Keeping the faith, paving the path
American photojournalist Andrew Renneisen is this year’s winner of the Ian Parry Scholarship Award for Achievement. In an exclusive interview he speaks to CPN Editor David Corfield about accolades, ambition and making the grade...
It’s been quite a year for Andrew Renneisen. The 24-year-old has won the coveted Ian Parry Scholarship, bagged himself an EOS 5D Mark IV by sponsors Canon and has set himself up in Nairobi, Kenya, for editorial clients like The New York Times, National Geographic and Getty Images. Not bad for someone who used to keep his love of photography a secret at school for fear of being branded a geek.
But Andrew has always wanted to be a photographer and is now living a very real dream. With supportive parents and a strong moral ethic, he’s paving his own path and recalls the day he realised that capturing events with a camera was what he wanted to pursue as a profession. “My mom had a basic digital camera and I picked it up one day when we went to the zoo,” he smiles. “I really enjoyed capturing moments and started pursuing it as a hobby. In later years I was the newspaper and yearbook photographer at my high school, but that was considered pretty nerdy at the time; I didn’t tell anyone I loved it...”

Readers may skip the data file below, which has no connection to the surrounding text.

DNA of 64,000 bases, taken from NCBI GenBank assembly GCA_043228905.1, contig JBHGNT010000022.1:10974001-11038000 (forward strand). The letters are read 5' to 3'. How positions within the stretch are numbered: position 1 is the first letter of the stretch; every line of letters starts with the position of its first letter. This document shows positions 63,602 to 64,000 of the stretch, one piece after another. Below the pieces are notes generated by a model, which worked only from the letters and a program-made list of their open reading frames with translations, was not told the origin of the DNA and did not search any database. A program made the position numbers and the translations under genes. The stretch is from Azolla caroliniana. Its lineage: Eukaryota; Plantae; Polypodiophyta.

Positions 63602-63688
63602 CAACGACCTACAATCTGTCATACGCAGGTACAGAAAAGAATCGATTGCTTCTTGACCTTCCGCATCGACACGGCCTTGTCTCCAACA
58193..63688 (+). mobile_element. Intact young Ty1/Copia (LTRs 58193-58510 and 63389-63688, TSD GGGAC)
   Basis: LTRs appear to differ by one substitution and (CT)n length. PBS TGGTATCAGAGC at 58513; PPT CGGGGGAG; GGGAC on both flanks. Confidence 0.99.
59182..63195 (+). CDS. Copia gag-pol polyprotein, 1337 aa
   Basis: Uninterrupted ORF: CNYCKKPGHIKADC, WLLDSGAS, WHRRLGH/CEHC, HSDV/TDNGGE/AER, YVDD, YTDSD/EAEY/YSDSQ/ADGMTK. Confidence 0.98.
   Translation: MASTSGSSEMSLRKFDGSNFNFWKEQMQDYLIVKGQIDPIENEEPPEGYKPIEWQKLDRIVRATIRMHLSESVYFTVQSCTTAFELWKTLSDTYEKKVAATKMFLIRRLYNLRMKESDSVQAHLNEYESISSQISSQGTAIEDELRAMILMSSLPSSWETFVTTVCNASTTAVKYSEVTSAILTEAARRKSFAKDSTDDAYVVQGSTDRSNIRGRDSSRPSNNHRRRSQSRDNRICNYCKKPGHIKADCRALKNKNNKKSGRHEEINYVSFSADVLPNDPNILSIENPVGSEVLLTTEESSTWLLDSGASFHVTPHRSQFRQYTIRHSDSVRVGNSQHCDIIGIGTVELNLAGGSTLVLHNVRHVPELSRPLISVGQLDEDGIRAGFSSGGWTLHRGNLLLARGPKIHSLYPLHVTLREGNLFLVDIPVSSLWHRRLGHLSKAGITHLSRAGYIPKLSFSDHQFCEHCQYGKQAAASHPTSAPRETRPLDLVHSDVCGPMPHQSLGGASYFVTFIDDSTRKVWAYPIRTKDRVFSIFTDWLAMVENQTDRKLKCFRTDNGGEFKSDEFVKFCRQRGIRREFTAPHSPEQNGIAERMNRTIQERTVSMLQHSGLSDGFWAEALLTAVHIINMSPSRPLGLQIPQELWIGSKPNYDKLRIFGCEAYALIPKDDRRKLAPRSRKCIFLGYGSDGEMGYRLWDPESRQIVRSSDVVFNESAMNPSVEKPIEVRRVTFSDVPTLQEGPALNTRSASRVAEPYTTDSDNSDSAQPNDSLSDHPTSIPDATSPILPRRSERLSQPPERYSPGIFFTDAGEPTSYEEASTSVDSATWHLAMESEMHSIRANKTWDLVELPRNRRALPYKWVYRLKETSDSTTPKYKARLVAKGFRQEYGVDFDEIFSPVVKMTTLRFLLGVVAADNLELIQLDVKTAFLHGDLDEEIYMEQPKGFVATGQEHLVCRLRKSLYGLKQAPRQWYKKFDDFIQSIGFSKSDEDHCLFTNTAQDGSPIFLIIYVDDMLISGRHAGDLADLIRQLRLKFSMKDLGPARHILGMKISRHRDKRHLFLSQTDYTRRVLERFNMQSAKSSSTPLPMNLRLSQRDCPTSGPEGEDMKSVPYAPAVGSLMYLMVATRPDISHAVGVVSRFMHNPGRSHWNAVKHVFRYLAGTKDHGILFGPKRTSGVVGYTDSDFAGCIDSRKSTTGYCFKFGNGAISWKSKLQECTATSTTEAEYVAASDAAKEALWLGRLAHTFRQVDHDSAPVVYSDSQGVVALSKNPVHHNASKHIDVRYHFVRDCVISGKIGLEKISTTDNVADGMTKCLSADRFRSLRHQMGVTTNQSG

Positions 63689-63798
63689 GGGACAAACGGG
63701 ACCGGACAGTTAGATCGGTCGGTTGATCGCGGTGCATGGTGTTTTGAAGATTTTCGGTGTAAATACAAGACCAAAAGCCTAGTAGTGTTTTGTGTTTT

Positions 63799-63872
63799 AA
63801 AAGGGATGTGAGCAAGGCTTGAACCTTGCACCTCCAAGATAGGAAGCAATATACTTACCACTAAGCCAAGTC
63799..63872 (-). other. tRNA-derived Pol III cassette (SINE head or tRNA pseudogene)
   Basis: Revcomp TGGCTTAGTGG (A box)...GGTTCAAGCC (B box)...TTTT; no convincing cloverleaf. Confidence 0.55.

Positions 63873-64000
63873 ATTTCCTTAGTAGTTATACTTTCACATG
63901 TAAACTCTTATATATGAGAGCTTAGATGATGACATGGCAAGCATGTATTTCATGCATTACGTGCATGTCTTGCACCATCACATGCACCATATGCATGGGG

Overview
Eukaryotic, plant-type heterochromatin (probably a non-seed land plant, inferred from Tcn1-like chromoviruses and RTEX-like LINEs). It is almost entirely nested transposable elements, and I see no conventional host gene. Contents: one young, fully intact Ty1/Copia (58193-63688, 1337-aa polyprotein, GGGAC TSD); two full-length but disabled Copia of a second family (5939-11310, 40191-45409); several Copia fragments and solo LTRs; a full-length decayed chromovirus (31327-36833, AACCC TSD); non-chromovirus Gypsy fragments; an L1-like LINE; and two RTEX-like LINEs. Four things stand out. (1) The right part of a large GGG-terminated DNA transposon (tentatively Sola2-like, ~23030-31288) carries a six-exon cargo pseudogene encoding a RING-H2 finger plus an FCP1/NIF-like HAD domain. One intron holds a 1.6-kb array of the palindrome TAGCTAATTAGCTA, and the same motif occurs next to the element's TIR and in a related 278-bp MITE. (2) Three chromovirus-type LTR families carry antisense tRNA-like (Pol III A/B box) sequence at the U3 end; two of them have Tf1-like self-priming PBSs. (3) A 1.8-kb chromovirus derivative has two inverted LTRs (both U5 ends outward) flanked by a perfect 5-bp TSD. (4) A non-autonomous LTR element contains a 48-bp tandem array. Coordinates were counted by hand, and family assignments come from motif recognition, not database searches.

As he grew up and decided on a career, he took his camera with him to Syracuse University in New York, USA. “I went in as a broadcast journalist but didn’t like it,” he reflects. “I was working on the university newspaper as a photographer in my spare time and realised that stills photography was what I wanted to do for my major, so I switched to that, much to my parents’ concern. It’s been a hell of a ride ever since.”
A love of people
Andrew’s natural empathy with people stems from a deep fascination with the human race. “Breaking down the themes of human life and trying to understand what makes people tick is what really drives me,” he explains. “To help me understand people, I absorb the works of photographers like James Nachtwey and Don McCullin in particular. These are the guys who I look up to and we should never lose sight of the incredible contribution they have made to our industry. In fact, meeting Don at the awards evening the other week was very special.”